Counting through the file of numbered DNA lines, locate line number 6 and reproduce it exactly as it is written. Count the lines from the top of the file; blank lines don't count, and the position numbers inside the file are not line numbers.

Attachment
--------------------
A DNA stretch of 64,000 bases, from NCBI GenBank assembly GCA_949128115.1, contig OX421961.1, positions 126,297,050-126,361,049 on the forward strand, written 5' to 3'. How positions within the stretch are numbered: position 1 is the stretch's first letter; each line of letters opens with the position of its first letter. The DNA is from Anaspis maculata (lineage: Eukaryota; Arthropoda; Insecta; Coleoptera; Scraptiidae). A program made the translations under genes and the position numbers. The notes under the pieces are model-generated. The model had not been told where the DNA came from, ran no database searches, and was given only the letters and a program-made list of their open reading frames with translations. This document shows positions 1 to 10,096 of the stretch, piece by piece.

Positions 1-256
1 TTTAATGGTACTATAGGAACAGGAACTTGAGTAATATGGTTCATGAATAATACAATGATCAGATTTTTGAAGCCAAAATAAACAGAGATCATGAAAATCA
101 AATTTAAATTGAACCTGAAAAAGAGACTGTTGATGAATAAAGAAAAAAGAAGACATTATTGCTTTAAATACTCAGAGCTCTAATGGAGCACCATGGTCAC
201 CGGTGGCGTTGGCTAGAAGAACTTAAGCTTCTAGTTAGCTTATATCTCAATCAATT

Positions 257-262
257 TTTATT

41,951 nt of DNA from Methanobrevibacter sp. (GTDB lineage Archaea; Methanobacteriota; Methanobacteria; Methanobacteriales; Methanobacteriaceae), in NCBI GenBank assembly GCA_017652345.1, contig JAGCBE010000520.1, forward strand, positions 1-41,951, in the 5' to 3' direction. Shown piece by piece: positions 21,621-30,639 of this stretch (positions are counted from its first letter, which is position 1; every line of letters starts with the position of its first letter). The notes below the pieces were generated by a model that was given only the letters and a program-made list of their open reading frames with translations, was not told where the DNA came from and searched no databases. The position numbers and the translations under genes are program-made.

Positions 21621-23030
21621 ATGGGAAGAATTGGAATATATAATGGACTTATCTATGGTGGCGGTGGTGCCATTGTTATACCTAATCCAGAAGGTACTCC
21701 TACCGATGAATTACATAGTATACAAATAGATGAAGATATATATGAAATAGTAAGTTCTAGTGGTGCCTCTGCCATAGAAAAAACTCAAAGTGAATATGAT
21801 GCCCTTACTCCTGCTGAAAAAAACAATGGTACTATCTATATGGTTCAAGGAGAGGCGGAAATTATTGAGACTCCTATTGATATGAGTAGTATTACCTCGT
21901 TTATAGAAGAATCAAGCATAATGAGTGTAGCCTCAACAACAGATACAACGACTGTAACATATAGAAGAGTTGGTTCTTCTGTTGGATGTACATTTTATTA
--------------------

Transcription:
Positions 257-262